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Cablegate: F-X Fighter Program to End with a Whimper On New

This record is a partial extract of the original cable. The full text of the original cable is not available.

C O N F I D E N T I A L SECTION 01 OF 03 BRASILIA 003154

SIPDIS

SENSITIVE

E.O. 12958: DECL: 12/21/2014
TAGS: MCAP MARR MASS PREL BR POL MIL
SUBJECT: F-X FIGHTER PROGRAM TO END WITH A WHIMPER ON NEW
YEAR'S DAY

REF: BRASILIA 2890

Classified By: Deputy Chief of Mission Philip Chicola, reasons
1.4 (b &
d)

1. (C) SUMMARY: At midnight, December 31st, Brazil's F-X
jet fighter competition will come to an end. Ultimately, a
decision on the costly program proved to be politically
untenable for the Lula administration. Given all the urgent
requirements of Brazil's armed forces, the F-X was an expense
that was hard to justify. Competitors for the F-X are
refusing to go down quietly, but they are fighting a losing
battle. With the end of the F-X, the GOB may review whether
to purchase less costly used aircraft. In this regard, the
Lockheed Martin F-16 would have the inside track. However,
it is possible that the GOB may base a decision on used F-16s
in the context of its continued questions about the U.S. as a
reliable supplier. End Summary

The F-X Program, RIP
--------------------

2. (SBU) On December 31, the Best and Final Offers (BOFAs)
for the competition to select Brazil's new generation high
performance jet fighter (F-X) will expire. Despite repeated
GOB postponements during the past 12 months on a decision,
the F-X program had still retained a breath of life thanks to
repeated hints from former Defense Minister Viegas that a F-X
award decision would be forthcoming. Throughout the process,
however, the Lula administration was reluctant to commit to a
choice. With the end of the validity of the BOFAs next week,
the F-X program will be officially dead.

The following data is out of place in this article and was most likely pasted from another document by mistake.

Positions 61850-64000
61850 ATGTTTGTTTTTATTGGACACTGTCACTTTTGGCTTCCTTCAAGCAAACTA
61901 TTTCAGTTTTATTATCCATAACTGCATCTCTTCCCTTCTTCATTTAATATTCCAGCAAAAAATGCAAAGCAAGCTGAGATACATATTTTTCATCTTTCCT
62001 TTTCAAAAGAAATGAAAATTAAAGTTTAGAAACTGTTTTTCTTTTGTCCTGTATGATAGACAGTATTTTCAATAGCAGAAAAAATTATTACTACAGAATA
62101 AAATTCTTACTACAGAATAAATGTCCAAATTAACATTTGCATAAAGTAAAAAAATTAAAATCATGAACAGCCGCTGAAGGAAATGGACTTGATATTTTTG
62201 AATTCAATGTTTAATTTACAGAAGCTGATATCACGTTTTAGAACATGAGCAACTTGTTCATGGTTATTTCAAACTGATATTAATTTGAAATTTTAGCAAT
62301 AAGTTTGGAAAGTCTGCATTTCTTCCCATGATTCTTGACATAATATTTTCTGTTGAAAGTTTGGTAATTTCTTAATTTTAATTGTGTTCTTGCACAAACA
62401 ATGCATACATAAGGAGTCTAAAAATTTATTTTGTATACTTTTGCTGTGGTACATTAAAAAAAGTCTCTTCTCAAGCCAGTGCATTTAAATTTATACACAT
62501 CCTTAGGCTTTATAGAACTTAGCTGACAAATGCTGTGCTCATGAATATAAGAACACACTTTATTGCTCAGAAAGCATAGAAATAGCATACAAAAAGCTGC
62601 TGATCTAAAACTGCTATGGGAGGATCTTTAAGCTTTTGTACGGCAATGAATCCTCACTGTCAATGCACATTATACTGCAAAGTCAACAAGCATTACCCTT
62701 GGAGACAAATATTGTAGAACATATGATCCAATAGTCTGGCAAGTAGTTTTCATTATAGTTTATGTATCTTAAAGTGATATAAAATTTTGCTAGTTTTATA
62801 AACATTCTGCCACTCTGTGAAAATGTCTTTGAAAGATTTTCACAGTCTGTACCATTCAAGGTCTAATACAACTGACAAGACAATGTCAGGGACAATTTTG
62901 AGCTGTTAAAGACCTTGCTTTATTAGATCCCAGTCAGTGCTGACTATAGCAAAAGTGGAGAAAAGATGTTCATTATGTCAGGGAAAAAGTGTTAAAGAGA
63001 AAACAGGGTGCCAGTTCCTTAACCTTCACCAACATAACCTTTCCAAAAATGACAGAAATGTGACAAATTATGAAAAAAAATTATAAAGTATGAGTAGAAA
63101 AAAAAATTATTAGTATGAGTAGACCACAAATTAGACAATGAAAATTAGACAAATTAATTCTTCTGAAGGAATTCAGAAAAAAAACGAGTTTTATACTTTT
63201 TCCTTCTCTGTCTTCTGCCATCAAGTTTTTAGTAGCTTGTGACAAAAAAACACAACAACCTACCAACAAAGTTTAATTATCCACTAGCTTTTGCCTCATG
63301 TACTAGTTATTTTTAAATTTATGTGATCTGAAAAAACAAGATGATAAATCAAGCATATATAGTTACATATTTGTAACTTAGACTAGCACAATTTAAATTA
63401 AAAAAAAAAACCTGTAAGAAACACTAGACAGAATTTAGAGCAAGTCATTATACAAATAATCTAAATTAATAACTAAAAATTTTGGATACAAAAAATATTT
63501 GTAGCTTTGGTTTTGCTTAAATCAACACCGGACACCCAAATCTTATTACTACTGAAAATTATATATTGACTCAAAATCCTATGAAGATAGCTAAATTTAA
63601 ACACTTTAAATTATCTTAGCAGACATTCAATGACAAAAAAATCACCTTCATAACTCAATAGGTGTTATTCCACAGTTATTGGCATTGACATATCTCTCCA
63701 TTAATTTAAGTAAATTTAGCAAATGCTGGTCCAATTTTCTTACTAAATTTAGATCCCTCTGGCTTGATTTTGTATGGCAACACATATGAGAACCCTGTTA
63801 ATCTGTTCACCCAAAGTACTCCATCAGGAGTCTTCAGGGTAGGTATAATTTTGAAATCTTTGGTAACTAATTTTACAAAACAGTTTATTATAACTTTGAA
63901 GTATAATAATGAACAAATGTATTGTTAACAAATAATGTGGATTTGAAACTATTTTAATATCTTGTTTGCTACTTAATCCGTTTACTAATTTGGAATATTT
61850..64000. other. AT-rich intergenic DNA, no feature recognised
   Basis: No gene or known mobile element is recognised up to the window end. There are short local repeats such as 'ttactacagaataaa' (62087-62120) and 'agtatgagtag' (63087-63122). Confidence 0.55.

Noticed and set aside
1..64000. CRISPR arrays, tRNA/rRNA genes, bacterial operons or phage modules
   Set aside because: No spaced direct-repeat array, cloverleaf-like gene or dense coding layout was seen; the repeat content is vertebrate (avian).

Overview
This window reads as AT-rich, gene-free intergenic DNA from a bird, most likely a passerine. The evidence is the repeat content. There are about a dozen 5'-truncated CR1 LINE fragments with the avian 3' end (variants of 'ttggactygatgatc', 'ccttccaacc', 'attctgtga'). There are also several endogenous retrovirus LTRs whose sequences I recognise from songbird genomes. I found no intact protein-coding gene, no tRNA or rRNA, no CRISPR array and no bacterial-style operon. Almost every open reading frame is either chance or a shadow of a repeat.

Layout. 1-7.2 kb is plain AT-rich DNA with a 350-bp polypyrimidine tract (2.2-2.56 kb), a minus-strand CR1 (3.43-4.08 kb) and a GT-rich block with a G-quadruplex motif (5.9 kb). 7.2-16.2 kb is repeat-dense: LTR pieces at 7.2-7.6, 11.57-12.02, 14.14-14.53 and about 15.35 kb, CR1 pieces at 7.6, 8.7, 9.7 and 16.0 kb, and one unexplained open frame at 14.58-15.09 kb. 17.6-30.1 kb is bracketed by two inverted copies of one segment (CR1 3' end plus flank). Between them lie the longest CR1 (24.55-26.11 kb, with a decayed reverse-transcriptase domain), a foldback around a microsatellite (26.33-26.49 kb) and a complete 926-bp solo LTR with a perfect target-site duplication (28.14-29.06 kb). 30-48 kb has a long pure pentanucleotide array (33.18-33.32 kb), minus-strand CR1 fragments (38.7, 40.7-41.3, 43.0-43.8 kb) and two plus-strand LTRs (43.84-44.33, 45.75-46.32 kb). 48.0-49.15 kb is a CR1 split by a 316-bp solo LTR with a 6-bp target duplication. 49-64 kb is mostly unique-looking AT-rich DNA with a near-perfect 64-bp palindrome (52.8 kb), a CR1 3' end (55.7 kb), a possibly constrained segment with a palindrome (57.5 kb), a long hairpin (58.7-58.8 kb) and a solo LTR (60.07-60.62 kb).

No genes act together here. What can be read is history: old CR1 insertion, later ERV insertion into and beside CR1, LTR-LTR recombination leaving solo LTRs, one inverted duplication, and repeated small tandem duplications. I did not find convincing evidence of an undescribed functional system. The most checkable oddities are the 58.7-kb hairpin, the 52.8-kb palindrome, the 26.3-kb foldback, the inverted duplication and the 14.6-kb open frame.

3. (SBU) The principal cause of the program's demise, most
observers agree, was the F-X program's steep price tag,
around $700 million plus for the purchase of a dozen high
performance aircraft. The huge cost, at a time when the Lula
administration was engaged in fiscal austerity, made the
program a politically impossible sell. (Note: The Brazilian
Congress, which still has not concluded the 2005 budget, has
not included jet fighters in its budget, and, in fact,
provides very little money overall for defense. End Note.)
Yet, until November, more than a few senior Brazilian Air
Force (FAB) officers held out hope that FAB would get its new
jets. When Russian President Putin departed Brazil last
month without a deal in place for the Sukhoi SU-35 -- after
offering to purchase 50 Embraer commercial aircraft as a deal
sweetener and certainly dangling a possible agreement on
ending the Russian embargo on Brazilian beef -- the last best
chance for new fighter aircraft for FAB left with him
(reftel).

4. (SBU) Other factors contributed to the F-X impasse. The
Brazilian military's almost insatiable need for weapons
systems upgrade and procurement required that the GOB triage
the competing demands for funding. FAB already had been
granted approval for buying ten new Black Hawk helicopters
(about $153 million). With both the army and navy biting at
FAB's heels for funding their own urgent requirements, the
new jet fighters became a harder sell.

5. (SBU) In view of the lack of any perceived threat, the
strategic question of whether Brazil needed the F-X whose
primary purpose was protection of the national capital, has
received relatively little debate. The program itself
ultimately owed its continued rationale less to the defense
of Brasilia than as a tool of national pride, particularly
following Chile's purchase of F-16s. Even some air force
generals admit the principal current threat to Brazilian